An X-Files Retrospective, Part 3

7 Jun

The X-Files- Season 3

After the deliciously dark Season 2 and its amazing cliffhanger, I’m sad to say that Season 3 of The X-Files just does not meet expectations. Things are bad from the get-go, as the premiere, “The Blessing Way,” is a less than stellar follow-up to Season 2 finale “Anasazi.” Mulder’s apparent death is more or less ignored; he’s found badly wounded under a pile of rocks, which doesn’t really make sense since he was trapped in a box car that had an incendiary grenade thrown in it. He then spends the rest of the episode in a coma, not speaking a word till the final moments. Native American mysticism is randomly introduced and the entire episode is narrated by a kindly old Indian. The episode even goes so far as to have Mulder travel to “the spirit world,” where he’s lectured by Deep Throat and his father, two people who really shouldn’t be lecturing anyone about anything.

It’s not that I don’t like Native American mysticism, it’s just that it didn’t seem to fit this particular X-Files story, and creates a dramatic tonal shift that’s just awkward and persists throughout the season. “Paper Clip” is a better episode, and it’s nice that the season’s first two hours are devoted to mythology. The episode features Scully’s sister being murdered, Krycek’s failed assassination, and Skinner telling the Cigarette Smoking Man “You can just pucker up and kiss my ass.” But what follows the ep is a decent, albeit considerably flawed third season. For instance, while Melissa Scully’s murder is a highly emotional moment, it is essentially written off; by the next episode it seems Scully has all but forgotten about her loss. This goes against something I like about the show: that character development persists even during the “monster of the week” episodes. That is not as much the case here.

Seriously, guys? Bambi? Really?

Season 2 introduced us to the show’s first “comedy episode,” an awesome affair called “Humbug” that featured the Jim Rose Circus. For whatever reason, Chris Carter seemed to have decided that this year The X-Files needed not one, but several comedy episodes, each of which varies in their quality. “Jose Chung’s From Outer Space” is a prime example of a lighter X-Files ep that works. It’s got an incredibly original story structure, sort of like Rashomon, the crux of which is Scully being interviewed by the titular author. “War of the Coprophages” is not; the episode is flighty, features Mulder hitting on an entomologist named Bambi, a wheelchair-bound, voice-assisted scientist (who ultimately steals Bambi from Mulder) and robotic cockroaches potentially sent by aliens to monitor us. In other words, it’s 45 minutes of total bullshit.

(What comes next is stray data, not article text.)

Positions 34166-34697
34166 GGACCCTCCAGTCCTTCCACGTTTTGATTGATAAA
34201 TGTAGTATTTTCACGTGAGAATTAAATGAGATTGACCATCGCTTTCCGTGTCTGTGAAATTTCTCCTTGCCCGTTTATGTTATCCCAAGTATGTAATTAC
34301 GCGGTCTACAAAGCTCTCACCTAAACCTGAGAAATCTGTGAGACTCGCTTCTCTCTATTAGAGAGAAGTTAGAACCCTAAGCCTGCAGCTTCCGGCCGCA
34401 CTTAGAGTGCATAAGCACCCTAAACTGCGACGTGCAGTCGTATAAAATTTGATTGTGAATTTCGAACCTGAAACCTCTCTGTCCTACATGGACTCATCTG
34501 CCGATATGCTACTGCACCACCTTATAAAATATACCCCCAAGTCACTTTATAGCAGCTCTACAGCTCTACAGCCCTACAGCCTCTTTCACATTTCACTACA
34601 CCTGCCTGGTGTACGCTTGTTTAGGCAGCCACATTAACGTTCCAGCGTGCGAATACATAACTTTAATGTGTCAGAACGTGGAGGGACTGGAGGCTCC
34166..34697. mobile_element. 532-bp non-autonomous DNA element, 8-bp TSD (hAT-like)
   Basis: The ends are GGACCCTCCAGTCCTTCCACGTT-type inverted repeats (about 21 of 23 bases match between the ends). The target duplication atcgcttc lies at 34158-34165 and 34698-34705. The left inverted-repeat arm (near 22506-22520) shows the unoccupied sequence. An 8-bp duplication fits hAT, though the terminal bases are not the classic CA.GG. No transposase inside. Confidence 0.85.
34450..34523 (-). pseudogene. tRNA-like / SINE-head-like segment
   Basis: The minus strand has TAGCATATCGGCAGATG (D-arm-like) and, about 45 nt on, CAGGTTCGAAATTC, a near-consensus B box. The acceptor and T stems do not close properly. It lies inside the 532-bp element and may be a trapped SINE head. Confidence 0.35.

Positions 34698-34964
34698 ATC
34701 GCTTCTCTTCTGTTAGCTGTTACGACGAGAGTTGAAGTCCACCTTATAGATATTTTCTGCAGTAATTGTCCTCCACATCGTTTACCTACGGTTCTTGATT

Obviously not every episode is a light-hearted romp, but the inclusion of eps like the aforementioned two as well as Ryan Reynolds-starring “Syzygy,” only helps to make what is essentially a horror show feel more like a satire of itself. It’s almost as if the writers decided, “Alright, all we’re gonna do this year is set up the Black Oil, then we’re just gonna jack off and wait till Season 4 to pay it off.” Granted, the Black Oil is one of the cooler aspects of the show’s mythology, and the two-ep arc, “Piper Maru” and “Apocrypha” are both terrifying and brilliant. What’s cool about the arc is that you learn important tidbits about the overarching conspiracy, but you never quite figure out what the Black Oil is, other than an alien entity than can possess human bodies. It also features a great flashback, where we see a young Bill Mulder and Cigarette Smoking Man. Episodes like that helped to create the feeling that this conspiracy has been going on for a long, long time, which makes the odds set against Mulder even greater.

The season isn’t bereft of great eps like “Piper Maru” and “Apocrypha”; on the contrary, it has several standout installments. “Clyde Bruckman’s Final Repose” is a haunting yet touching story about a psychic only capable of seeing the exact moments of people’s deaths, but for me, the real standout ep that isn’t related to mythology is “Avatar,” a Skinner-centric episode that explores his divorce, and various other facets of his personality. As the show starts to age, it’s nice to see supporting characters getting fleshed out a little more. Skinner’s such an important part of the story that it’s nice to see him become more than just the hardass Assistant Director.

Overall, a pretty weak season, but one with gems sprinkled throughout. There was some good character development, but the mythology episodes seemed to merely be set-up for what is already an awesome fourth season (I’m about 12 episodes in). The X-Files’ foray into comedy can be a dangerous one, and here their multiple attempts only produced one decent result. “Humbug” worked because it was still really scary despite the black comedy. It didn’t dampen the intensity of the show; it didn’t change the tone. In Season 3, the tone shifts and it feels like the writers spend the entirety of the year scrambling to fix it. The finale is good and has a nice cliffhanger, but I would have preferred one that featured the Black Oil- I’m kind of tired of the hybrids. I want to see some real aliens, dammit!!

Score: 8.3

Best Episode: “Apocrypha”

The episode starts with a black and white flashback to a young Bill Mulder and Cigarette Smoking Man, and ends with Krycek trapped in an abandoned missile silo, vomiting up the black oil onto a hidden flying saucer. Classic X-Files.

Worst Episode: “War of the Coprophages”

A “comedy episode” that went too far. Mulder pines for a totally unrealistically hot entomologist named Bambi, while victims die due to causes totally unrelated to the main mystery- which is of course robotic alien cockroaches. Not only was this not funny, it was weird, tonally awkward, and just plain bad.

Continue to Part 4

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